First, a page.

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Legislative Assembly for the ACT: 2001 Week 2 Hansard (27 February) . . Page.. 315 ..

MR STANHOPE (continuing):

Apart from those matters which I have foreshadowed I will seek to make some amendments to, the Labor Party supports this bill. The Labor Party thinks that the principles underlying this bill are excellent and should be supported. It is, I think, a tremendous advance to see these sorts of amendments being made, particularly to the capacity for legislation to be made so much more broadly and cheaply available to the citizens of the ACT.

MS TUCKER (11.42): The Greens also will be supporting this legislation. I have just been speaking to members here and there seems to be agreement that we will not go into the detail stage because 20 pages of amendments have been tabled by the government. There also are amendments from Labor on which I have just had a quick briefing from someone in the chamber, but that is just not good enough. I want time to have a close look at what these amendments are. Some quite serious issues have just been raised by Mr Stanhope that I think I need to give serious thought to, so hopefully someone will adjourn the debate, or I will anyway, after the in-principle stage.

As other members have said, and as stated in the tabling speech, this is about changing the emphasis on publishing legislation and related documents from printed to electronic form. Of course, printed versions of legislation will still be available, and it is very important that that is always the case. I see also that Internet users will be able to download and print material, so this is about making the laws of the ACT more accessible, and that is worthy of support. Electronic publishing is a more efficient process. It can allow for faster publication and updating of legislation. The public also will be able to access only those parts of legislation of interest to them at a particular point in time without having to buy sets of documents that may quickly go out of date.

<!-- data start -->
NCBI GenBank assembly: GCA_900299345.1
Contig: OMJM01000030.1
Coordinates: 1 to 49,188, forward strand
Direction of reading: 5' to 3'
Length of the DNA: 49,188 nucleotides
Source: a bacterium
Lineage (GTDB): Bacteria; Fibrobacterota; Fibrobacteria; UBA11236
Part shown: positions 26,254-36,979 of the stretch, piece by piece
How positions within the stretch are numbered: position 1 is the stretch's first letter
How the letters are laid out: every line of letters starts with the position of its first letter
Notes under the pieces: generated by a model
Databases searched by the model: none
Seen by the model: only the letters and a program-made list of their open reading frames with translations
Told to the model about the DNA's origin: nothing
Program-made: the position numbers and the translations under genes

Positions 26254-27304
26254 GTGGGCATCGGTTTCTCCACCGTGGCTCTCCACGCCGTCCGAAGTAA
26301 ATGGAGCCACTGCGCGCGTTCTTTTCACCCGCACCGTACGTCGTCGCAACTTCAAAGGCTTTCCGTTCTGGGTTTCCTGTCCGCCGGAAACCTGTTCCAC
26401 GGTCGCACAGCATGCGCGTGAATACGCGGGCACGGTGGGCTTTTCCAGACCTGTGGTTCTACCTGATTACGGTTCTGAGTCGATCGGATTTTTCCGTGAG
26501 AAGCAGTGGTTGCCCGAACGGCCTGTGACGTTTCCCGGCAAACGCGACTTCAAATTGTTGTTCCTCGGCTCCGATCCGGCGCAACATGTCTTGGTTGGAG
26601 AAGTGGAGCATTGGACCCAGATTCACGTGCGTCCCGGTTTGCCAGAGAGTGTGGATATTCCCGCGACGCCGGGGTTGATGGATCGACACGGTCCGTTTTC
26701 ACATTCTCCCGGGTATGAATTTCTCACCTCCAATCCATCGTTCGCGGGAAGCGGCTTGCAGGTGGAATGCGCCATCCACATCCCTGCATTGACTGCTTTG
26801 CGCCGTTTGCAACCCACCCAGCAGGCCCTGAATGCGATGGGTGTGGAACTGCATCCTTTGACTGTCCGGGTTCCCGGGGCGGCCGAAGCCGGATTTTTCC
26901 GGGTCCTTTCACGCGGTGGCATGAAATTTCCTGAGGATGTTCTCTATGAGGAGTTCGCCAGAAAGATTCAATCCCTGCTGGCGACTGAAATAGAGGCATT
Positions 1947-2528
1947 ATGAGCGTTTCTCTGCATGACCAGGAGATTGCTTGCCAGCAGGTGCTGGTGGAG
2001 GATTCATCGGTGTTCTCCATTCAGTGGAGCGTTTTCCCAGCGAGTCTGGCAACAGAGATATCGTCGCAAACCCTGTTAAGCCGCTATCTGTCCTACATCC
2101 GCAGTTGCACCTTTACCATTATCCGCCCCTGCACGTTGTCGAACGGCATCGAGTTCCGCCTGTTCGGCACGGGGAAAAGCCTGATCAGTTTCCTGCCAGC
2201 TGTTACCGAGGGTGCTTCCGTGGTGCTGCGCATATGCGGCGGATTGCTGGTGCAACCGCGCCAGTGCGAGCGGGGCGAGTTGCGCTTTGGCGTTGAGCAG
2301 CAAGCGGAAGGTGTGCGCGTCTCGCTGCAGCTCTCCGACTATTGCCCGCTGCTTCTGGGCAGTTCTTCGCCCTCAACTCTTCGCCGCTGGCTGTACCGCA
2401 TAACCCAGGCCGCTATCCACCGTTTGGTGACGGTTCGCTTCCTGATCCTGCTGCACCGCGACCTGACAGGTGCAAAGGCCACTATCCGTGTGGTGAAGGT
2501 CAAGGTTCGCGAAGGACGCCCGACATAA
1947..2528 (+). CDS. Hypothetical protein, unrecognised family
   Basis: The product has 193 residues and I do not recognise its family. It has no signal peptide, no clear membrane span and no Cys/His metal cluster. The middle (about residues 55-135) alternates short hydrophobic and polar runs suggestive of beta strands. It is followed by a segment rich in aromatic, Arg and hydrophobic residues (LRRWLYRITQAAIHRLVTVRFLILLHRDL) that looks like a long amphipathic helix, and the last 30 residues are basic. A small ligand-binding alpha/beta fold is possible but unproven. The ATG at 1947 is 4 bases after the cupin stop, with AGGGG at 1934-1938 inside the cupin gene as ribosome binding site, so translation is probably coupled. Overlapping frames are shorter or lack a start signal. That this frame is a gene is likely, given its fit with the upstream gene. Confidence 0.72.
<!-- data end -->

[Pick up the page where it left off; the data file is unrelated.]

There is, of course, always the question of access to the technology, the so-called digital divide, and that is why it is important, obviously, always to have printed versions, and also to make sure that there are policies and programs in place to facilitate people becoming familiar with the technology if they so desire. Access to the hardware, of course, is also something that has to be ensured. Electronic access to information is not totally free. People have to have their own computer or have to be able to access one, and the cost of printing material is also something that people have to carry.

On balance, I believe this bill is worthy of support. The issues of access that I have briefly raised are currently being looked at by means of the task force of the government that is looking at issues of access, so that will be a debate that continues.

MR HUMPHRIES (Chief Minister, Minister for Community Affairs and Treasurer) (11.45), in reply: Mr Speaker, I want to add briefly to this debate by commenting, first of all, on the broad thrust of the legislation. I think it is very important that there is recognition in this legislation of the changing nature of people's access to legislation. Legislation needs to respond and to adapt to changing circumstances, and the support from around the Assembly for legislation being updated to reflect that is welcome.

I want to make a brief comment on the arguments put by Mr Stanhope for his amendment, which is being circulated in the chamber, about the power of the executive to make regulations. Mr Stanhope originally put his legislation to this effect on the table quite some time ago and appeared to have lost interest in it, but now he has returned to

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